It’s a turnabout that can be traced to one game, one night, one word.

“Philadelphia,” Yao said.

The rallying cry for a season.

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Rockets adapt with each game
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January 31, 2008 in NBA 07-08 Season

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Players accept constantly revised starting lineups based on opponent

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This was not what Rick Adelman had planned, not anything he would have predicted. But it fits.

He has long preferred to come up with a group of starters and a rotation, usually not a deep one, and then stick with them. Through the first half of his first season coaching the Rockets, he went with that formula. In the four games since, he has changed his rotation on the fly, finishing with different groups in each game and making his first change to starters not forced by injury.

With that, he came up with a different formula, in which the only constant will be change.

“It’s just something you have to do,” Adelman said of his suddenly adjustable rotation. “The way the league is now, you have to (adjust). Some teams play conventional. Some teams, like (Tuesday) night (against Golden State) and the team we’re going to see on Friday (Indiana), you have to play small. You have to have active people on the floor because they have shooters everywhere. I just think it’s something we have to adjust to night in, night out. Fortunately, we do have some flexibility there.”

Most of the changes are at power forward where Luis Scola replaced Chuck Hayes in the starting lineup. Adelman has not decided on Friday’s starters, but with the Pacers’ low-post power forward Jermaine O’Neal out, he was “leaning” toward keeping Scola as a starter.

Go with the flow

Even beyond that switch, he has used Carl Landry and Scola as backup centers and Landry as a power forward. And in the past two games, he mixed in Steve Novak. In the backcourt, he has used Bonzi Wells and Luther Head as starters when Tracy McGrady has been out. Wells did not play at all in the fourth quarter Sunday, but he played on several possessions in the final minutes Tuesday.”I never expected not to play Chuck (Tuesday) night, but Luis got off to a nice start and Carl came in and played well, and they went completely small so I was more comfortable playing smaller people,” Adelman said. “I think the guys we have, we’re pretty flexible, especially with Luis getting more comfortable being out on the floor, guarding people. I think we can do it, depending on the game.”

For the Rockets’ power forwards especially, the rotating rotation requires they be ready and adaptable. Though he started Tuesday, Scola played his customary 25 minutes. In the past five games, his playing time has ranged from 40 minutes (in Sunday’s game when Yao Ming was out) to 22 minutes against San Antonio. Hayes’ playing time has ranged from 24 minutes to not at all. Hayes, Novak, Landry and Scola all have finished games.

“You have to be ready,” Scola said. “Teams are different. So many games, so many teams, you have to be ready for everything. Sometimes you need some kind of player, other times you need some other kind of players. There are games that are good for you, other games that are good for some other players. You just have to be mentally ready for every game and every moment of the game.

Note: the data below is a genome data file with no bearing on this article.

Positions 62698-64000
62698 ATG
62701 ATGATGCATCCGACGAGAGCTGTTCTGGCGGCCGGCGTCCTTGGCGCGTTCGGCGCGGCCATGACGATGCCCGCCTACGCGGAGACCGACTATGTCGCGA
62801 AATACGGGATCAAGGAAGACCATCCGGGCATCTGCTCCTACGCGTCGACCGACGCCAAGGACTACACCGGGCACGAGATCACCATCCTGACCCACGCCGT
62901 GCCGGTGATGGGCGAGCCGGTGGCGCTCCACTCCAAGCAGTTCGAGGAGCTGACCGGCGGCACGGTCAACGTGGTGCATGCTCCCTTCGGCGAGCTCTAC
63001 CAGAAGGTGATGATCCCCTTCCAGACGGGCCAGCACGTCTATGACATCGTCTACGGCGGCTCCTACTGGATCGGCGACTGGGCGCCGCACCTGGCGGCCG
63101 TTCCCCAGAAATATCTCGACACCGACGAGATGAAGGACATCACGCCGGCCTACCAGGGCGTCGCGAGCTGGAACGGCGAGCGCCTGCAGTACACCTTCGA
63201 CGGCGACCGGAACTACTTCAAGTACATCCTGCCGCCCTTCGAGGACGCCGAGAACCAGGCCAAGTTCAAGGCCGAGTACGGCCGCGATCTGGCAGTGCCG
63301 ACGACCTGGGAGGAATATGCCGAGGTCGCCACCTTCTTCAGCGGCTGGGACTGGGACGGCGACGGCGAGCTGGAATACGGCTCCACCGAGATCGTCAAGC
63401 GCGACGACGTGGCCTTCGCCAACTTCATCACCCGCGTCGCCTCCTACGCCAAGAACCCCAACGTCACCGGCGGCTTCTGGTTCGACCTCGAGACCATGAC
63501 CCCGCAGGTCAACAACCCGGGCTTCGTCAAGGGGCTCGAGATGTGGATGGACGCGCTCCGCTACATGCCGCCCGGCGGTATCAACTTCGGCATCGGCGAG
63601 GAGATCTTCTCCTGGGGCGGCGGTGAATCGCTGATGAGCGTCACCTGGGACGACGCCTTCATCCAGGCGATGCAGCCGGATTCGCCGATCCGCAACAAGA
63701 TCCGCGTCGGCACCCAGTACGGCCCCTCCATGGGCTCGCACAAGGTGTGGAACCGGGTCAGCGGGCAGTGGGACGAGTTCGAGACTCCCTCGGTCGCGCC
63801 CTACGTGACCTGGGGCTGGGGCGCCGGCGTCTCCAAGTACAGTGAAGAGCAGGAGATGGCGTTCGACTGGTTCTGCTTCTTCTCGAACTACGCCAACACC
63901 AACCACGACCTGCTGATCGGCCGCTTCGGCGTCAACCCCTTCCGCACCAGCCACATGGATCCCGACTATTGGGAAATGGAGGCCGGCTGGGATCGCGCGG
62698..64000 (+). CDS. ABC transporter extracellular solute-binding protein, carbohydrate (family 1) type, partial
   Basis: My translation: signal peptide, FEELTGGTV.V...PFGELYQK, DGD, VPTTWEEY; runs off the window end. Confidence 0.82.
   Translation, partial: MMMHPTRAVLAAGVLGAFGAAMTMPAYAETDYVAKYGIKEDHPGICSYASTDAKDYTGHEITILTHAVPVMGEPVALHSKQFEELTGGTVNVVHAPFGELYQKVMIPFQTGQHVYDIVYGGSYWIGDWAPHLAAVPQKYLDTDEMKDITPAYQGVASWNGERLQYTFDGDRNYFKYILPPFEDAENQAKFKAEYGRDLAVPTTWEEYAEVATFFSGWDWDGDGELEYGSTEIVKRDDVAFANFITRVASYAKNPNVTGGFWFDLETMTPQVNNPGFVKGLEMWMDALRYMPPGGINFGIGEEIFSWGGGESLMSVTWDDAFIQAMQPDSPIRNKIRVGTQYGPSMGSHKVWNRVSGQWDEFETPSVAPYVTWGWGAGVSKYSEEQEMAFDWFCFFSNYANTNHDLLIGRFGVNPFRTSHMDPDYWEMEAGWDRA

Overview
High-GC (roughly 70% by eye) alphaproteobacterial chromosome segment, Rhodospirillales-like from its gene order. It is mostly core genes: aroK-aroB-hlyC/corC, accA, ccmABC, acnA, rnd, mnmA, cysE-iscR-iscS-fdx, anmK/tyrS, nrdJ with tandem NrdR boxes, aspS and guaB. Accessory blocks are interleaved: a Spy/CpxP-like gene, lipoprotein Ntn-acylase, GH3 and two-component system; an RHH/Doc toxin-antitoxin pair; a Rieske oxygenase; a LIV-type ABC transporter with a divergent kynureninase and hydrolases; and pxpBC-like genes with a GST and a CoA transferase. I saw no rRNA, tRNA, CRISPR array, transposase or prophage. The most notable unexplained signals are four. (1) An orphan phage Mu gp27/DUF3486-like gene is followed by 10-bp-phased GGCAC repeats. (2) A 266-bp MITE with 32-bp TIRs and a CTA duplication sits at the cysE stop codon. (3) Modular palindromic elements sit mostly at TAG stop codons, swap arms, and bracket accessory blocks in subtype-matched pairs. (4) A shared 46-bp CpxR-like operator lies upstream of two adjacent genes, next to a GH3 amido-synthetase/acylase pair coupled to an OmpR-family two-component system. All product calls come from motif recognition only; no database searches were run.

“We have power forwards that are very different. Everyone can give something the other guys can’t. We can use Steve when we need a really good shooter. We can use Carl when we need the five, or Chuck when we play a really good power forward for him to stop. That’s a really good thing. If you have the versatility on your roster, I think it’s good.”

Hayes the stopper

The defensive responsibilities seem to be the top indicator of who will play. With Scola no longer as foul-prone on the perimeter as he was early in the season, he has played against the shooting power forwards. When teams have high-scoring fours, such as Utah’s Carlos Boozer on Sunday or Seattle’s Kevin Durant on the final possession last week, Hayes has been the choice.That gives Hayes the unenviable task of playing only in the most difficult of circumstances, but he said anything that earns playing time is fine with him.

“As a competitor, you want to play, period, no matter who is out there,” Hayes said. “We play according to personnel, who they’ve got and how they play. Coach (Adelman) tries to match up. If he feels this five matches up best with that five, he’s going to play them.

“I just have to be ready.”

These days, a long list of teammates feel the same way.

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Show your Stuff
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January 11, 2008 in D-League

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The NBA was the last place Chuck Hayes thought he would be after his most recent D-League game.

That was two years ago, and the Rockets forward hasn’t had to worry about the minor leagues since.

Players looking to make the same leap Hayes did have their chance to get noticed next week at the fourth annual D-League Showcase, being held Monday-Thursday in Boise, Idaho.

That was Hayes’ goal in 2006 while playing for the Albuquerque Thunderbirds. He just didn’t think things had worked out as he planned, especially after a four-point performance against Austin in the showcase.